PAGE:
Archive for September 2nd, 2009

An Insurance Consultant’s Worst Nightmare

Wednesday, September 2nd, 2009

Insurance consultant’s worst fears are vendors who publicly question the validity of their work product. That is especially true if a vendor presents “facts” to support their contention that the consultant’s recommendation/s are based on data that is flawed, fradulent, tainted, incomplete, skewed, misrepresented, or does not generally support the consultant’s recommendation/s in a clear, concise and unquestionably logical way.

Insurance consultants are wise to document all activity as relates to work performed on behalf of his client. All telephone conversations should be memorialized to file, all emails saved, spreadsheets double checked for accuracy, vendor sign off on the consultant’s work product to be presented to his client, careful review of all proposals received and all correspondence between the consultant and his client, as well as all correspondence with vendors, should be kept to file. It is incumbent upon the consultant to document all activities to protect against “vendor backlash”, especially when working with political subdivisions such as the Brownsville Independent School District. E&O Insurance policies may require this as well.

Yesterday at the Brownsville Independent School District, a HealthSmart presentation to the Board of Trustees questioned the work product of the district’s insurance consultant. Contrary to the consultant’s representations to the district (upon which the Board of Trustees awarded a $38 million health insurance contract), the representative from HealthSmart attempted to “set the record straight” by providing “facts.”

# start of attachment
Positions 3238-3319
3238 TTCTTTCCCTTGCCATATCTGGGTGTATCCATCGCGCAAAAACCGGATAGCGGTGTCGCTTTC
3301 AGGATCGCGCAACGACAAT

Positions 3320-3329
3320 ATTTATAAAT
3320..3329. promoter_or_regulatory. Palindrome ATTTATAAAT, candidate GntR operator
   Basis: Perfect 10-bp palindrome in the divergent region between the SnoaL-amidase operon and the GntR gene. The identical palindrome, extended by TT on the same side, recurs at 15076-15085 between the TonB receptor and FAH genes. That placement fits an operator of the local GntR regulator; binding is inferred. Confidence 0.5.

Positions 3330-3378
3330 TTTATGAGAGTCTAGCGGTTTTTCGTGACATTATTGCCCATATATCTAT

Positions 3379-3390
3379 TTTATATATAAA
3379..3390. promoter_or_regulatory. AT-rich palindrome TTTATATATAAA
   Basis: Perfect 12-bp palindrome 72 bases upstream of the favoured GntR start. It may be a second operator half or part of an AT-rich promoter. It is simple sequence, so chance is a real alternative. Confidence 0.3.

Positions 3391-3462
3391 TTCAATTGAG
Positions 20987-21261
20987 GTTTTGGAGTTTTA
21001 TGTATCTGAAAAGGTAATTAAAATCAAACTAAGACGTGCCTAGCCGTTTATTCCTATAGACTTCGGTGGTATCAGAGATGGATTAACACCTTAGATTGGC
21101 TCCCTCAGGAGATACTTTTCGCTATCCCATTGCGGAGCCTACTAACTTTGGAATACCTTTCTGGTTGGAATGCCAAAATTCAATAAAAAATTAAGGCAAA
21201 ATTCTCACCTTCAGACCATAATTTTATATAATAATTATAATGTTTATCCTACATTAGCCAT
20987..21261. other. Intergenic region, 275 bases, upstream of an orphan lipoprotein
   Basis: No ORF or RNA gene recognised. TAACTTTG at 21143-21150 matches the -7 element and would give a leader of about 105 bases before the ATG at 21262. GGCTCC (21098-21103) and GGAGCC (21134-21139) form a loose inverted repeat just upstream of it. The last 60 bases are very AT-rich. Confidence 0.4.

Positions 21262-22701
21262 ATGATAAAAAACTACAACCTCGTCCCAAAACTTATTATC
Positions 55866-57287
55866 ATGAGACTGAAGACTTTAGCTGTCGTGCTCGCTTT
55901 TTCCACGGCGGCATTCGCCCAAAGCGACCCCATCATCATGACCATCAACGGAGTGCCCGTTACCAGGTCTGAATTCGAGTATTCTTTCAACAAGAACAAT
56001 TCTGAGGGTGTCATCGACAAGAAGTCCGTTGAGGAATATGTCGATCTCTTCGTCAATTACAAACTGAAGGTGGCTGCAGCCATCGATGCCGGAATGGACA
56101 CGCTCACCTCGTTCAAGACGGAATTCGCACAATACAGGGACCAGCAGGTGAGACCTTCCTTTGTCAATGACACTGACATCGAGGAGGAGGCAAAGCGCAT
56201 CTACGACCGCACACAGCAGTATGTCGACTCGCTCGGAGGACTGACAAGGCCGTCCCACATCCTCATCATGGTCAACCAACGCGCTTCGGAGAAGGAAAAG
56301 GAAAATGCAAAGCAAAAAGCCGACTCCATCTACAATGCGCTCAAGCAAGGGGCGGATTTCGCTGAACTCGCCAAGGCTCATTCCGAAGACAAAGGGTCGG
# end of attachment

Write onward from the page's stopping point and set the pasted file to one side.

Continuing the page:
If a consultant represents that Company “A” is less expensive than Company “B”, but a vendor goes on public record and states that Company “A” is more expensive that Company “B”, would it not be true that one or the other may be misinformed? If PPO Network “A” has better discounts than PPO Network “B” according to the consultant, then how can PPO Network “B” be better according to the vendor? If premium for stop loss insurance is lower for Stop Loss Company “A” ,according to the consultant, than for Stop Loss Company “B”, then how can a vendor support the statement that Stop Loss Company “B” is less expensive?

If, as the HealthSmart representative stated, that moving the $38 million contract from HealthSmart to the recommended vendor will cost the district (taxpayers) more, then who are we to believe? Do we believe the “expert” consultant, or do we believe HealthSmart who lost the business? The presentation by the HealthSmart representative, in our view, was compelling.

There is one way to ferret out the truth. A careful review of all documents submitted during the request for proposal process should put to rest any alleged descrepancies. We have asked under the Open Records Act for documents relating to the BISD proposal process. Once we receive this public information, our staff will devote the time and resources necessary to evaluate the proposals in question to determine the truth. We will publish the results on this weblog, with detailed documentation.

In light of this apparent controversy, it would not surprise us if all of the other vendors (as many as 21 different companies) who submitted proposals under the BISD health insurance request for proposal process, ask for copies of the consultant’s work product in order to determine if their proposals were accurately and fairly presented to the Board of Trustees.

Editor’s Note: It will be interesting to review the various contracts to be issued with the new health insurance plan. Will the contracts be part of the public record? Or will the contracts be proprietary and unavailable to the public? Will the various contracts be directly with the BISD, or will some or all of the contracts be with third parties? For example, will the Pharmacy Benefit Manager contract be with BISD, or will the contract be with the TPA? Will all the contracts contain a “right to audit” clause that favors BISD, or one that favors the vendor? Will the contracts disclose financial arrangements with parties to the contract?  Will all vendors be required to sign a disclaimer clause stating that they will receive no additional renumeration of any kind other than what is disclosed in the contract?